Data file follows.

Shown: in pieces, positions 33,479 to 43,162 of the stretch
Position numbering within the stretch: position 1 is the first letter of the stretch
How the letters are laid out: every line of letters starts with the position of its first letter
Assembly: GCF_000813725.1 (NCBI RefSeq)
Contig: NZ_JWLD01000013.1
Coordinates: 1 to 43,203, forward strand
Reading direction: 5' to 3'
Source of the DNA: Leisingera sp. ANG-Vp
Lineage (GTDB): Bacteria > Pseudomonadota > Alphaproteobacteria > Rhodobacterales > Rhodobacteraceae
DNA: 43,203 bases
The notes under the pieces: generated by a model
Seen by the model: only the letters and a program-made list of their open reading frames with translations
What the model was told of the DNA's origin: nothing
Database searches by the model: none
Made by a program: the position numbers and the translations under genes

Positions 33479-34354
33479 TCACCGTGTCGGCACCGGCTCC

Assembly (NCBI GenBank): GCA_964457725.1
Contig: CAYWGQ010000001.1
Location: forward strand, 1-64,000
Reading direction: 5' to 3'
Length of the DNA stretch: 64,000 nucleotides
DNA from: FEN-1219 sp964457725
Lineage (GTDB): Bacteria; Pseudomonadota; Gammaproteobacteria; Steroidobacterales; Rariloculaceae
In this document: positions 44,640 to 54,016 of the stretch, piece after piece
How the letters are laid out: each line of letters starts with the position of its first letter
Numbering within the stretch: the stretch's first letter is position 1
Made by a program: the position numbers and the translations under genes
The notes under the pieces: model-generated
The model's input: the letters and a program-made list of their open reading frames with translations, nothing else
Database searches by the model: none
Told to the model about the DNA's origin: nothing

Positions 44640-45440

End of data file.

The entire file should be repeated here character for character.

Shown: in pieces, positions 33,479 to 43,162 of the stretch
Position numbering within the stretch: position 1 is the first letter of the stretch
How the letters are laid out: every line of letters starts with the position of its first letter
Assembly: GCF_000813725.1 (NCBI RefSeq)
Contig: NZ_JWLD01000013.1
Coordinates: 1 to 43,203, forward strand
Reading direction: 5' to 3'
Source of the DNA: Leisingera sp. ANG-Vp
Lineage (GTDB): Bacteria > Pseudomonadota > Alphaproteobacteria > Rhodobacterales > Rhodobacteraceae
DNA: 43,203 bases
The notes under the pieces: generated by a model
Seen by the model: only the letters and a program-made list of their open reading frames with translations
What the model was told of the DNA's origin: nothing
Database searches by the model: none
Made by a program: the position numbers and the translations under genes

Positions 33479-34354
33479 TCACCGTGTCGGCACCGGCTCC

Assembly (NCBI GenBank): GCA_964457725.1
Contig: CAYWGQ010000001.1
Location: forward strand, 1-64,000
Reading direction: 5' to 3'
Length of the DNA stretch: 64,000 nucleotides
DNA from: FEN-1219 sp964457725
Lineage (GTDB): Bacteria; Pseudomonadota; Gammaproteobacteria; Steroidobacterales; Rariloculaceae
In this document: positions 44,640 to 54,016 of the stretch, piece after piece
How the letters are laid out: each line of letters starts with the position of its first letter
Numbering within the stretch: the stretch's first letter is position 1
Made by a program: the position numbers and the translations under genes
The notes under the pieces: model-generated
The model's input: the letters and a program-made list of their open reading frames with translations, nothing else
Database searches by the model: none
Told to the model about the DNA's origin: nothing

Positions 44640-45440